Cargo theft makes headlines each holiday season, driven by increased shipments, high demand and product shortages. Recent data from CargoNet shows cargo theft losses rocketed to $19 million in the first quarter of 2022 in the United States and Canada, a 73% increase over the same period in 2021.
Thieves are evolving their tactics and utilizing technology to target trucks with goods that can easily be sold off-market for a quick dollar. While the majority of the population enjoy long weekends and time off with friends and family, criminals are working around the clock, taking advantage of holiday distractions.
Whether drivers are hauling lumber or this season’s most popular tech gadget, a transportation company must have a thorough and proactive approach to theft prevention, extending far beyond general vigilance to keep customer cargo and company assets safe.
First line of defense
Drivers are the first line of defense against theft. At PGT Trucking, a multiservice transportation firm offering flatbed, dedicated, international and specialized services, drivers are consistently educated on the risks of cargo theft and trained to implement additional safety measures.
“Flatbed commodities are visible to thieves,” said Andrew Erin, PGT Trucking director of safety and risk. “They aren’t hidden inside a closed trailer. Criminals can see exactly what our drivers are hauling and know how much effort it’s going to take to steal that cargo. Our goal is to have the commodity firmly secured so it’s not worth their effort.”
First and foremost, drivers are instructed to never unhook the truck from the trailer, especially when the trailer is loaded. An unhooked trailer is an easy target for thieves, and since some states do not title or register trailers, the stolen equipment can be quickly sold without consequence. The average value of stolen loads was around $172,340 in 2021, according to CargoNet, and estimates point to an even higher value in 2022. PGT maintains a strict, no drop trailer policy, and all loaded trailers must be properly tarped, keeping onlookers from seeing the actual commodity.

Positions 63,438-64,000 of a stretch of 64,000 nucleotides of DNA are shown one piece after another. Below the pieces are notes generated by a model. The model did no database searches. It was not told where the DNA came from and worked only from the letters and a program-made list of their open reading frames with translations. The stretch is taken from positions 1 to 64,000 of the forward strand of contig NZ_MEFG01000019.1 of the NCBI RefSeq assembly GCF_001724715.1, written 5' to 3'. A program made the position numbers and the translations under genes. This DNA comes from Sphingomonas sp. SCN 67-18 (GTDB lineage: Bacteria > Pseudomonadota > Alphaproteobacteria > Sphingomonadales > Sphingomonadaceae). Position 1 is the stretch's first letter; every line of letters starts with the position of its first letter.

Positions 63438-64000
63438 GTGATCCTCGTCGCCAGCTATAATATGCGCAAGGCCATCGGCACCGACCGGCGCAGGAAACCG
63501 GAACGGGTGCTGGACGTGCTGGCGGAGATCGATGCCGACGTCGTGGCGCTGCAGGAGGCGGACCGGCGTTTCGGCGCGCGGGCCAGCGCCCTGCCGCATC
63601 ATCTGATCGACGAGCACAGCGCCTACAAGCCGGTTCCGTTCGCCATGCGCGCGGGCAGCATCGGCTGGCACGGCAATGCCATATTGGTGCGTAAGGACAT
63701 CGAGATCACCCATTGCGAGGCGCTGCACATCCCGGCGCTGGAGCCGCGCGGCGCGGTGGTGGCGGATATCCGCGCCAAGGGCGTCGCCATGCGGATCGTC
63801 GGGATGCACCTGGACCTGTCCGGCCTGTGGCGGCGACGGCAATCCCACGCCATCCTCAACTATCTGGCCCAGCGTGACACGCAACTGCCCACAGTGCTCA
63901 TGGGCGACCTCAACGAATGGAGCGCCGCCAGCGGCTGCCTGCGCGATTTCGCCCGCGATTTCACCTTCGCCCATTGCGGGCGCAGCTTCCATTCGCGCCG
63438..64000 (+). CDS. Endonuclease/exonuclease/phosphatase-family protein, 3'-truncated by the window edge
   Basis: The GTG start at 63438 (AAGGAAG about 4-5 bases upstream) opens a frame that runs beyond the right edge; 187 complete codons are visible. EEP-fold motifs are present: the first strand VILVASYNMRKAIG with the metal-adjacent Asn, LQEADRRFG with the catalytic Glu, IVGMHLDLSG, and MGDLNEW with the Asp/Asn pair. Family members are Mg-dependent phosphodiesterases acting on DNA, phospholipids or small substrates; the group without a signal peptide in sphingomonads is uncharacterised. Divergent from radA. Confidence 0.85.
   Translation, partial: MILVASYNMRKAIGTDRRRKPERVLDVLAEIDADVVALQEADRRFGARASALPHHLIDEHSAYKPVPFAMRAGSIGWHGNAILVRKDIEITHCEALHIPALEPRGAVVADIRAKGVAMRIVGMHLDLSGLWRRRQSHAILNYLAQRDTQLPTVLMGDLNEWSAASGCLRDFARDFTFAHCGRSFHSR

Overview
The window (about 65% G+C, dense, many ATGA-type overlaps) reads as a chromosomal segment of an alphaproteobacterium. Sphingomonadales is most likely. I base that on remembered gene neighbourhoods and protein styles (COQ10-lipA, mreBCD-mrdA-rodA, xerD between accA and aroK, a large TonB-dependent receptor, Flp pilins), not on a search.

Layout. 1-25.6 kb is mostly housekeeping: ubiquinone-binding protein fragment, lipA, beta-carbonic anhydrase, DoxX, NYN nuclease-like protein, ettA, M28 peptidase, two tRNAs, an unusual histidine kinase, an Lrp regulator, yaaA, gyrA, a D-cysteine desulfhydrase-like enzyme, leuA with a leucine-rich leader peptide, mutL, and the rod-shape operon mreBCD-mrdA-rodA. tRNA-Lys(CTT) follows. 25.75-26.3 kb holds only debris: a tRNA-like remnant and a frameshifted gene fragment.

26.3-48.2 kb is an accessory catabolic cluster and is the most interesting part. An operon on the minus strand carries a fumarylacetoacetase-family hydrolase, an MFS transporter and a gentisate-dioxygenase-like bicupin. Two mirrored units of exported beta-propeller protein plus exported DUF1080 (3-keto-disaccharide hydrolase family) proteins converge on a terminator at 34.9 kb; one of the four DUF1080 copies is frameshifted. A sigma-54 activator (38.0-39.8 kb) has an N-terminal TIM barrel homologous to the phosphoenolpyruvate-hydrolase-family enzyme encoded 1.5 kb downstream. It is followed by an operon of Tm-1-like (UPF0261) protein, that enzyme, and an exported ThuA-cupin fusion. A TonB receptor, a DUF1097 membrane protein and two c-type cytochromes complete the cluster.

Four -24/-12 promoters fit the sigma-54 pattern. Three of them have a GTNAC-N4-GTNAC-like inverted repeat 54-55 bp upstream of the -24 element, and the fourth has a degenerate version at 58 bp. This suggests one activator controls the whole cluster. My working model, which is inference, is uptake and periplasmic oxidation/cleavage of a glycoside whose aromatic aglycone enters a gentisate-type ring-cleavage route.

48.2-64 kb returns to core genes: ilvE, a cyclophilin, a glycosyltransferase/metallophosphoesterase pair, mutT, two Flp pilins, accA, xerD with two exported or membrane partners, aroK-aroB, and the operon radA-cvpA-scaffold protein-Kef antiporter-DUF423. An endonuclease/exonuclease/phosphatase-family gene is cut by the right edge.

Professional drivers must also consider their overnight or weekend parking locations, and they are encouraged to always park in a safe, secured lot, preferably at a company terminal or a location approved by senior staff. Locations with locking gates, cameras and good lighting are essential. Equipment should not be left in vacant lots or truck stops, and drivers are asked to frequently check on their trucks, trailers and cargo to make sure no one has tampered with them.
“We know thieves hate to be seen, so by encouraging our drivers to park their trucks in well-lit, secure locations, we are taking that first step to ensuring our customers’ cargo is safe,” said Erin.
Educating their drivers on “hot” commodities and areas of high theft is also an important part of a cargo safety strategy. “If we have drivers hauling a load into a city with a high rate of cargo theft, we want them to be aware of that risk. As part of the driver’s daily trip planning process, theft prevention measures are discussed with the fleet manager so that we can ensure the safety of our driver and their load,” added Erin.
It’s more than cargo
“In addition to the cargo on the trailers, we stress to our drivers the importance of protecting their securement equipment and their fuel, as we have seen an uptick in the theft of these items,” said Erin.
Cargo tarps, chains, binders and straps all have a high-dollar resale value and are often taken from unsecured trailers and unsuspecting drivers. At PGT, drivers are instructed to remove all equipment from the trailer when parking for the weekend or holiday break, safely storing it in the trucks or their personal vehicles.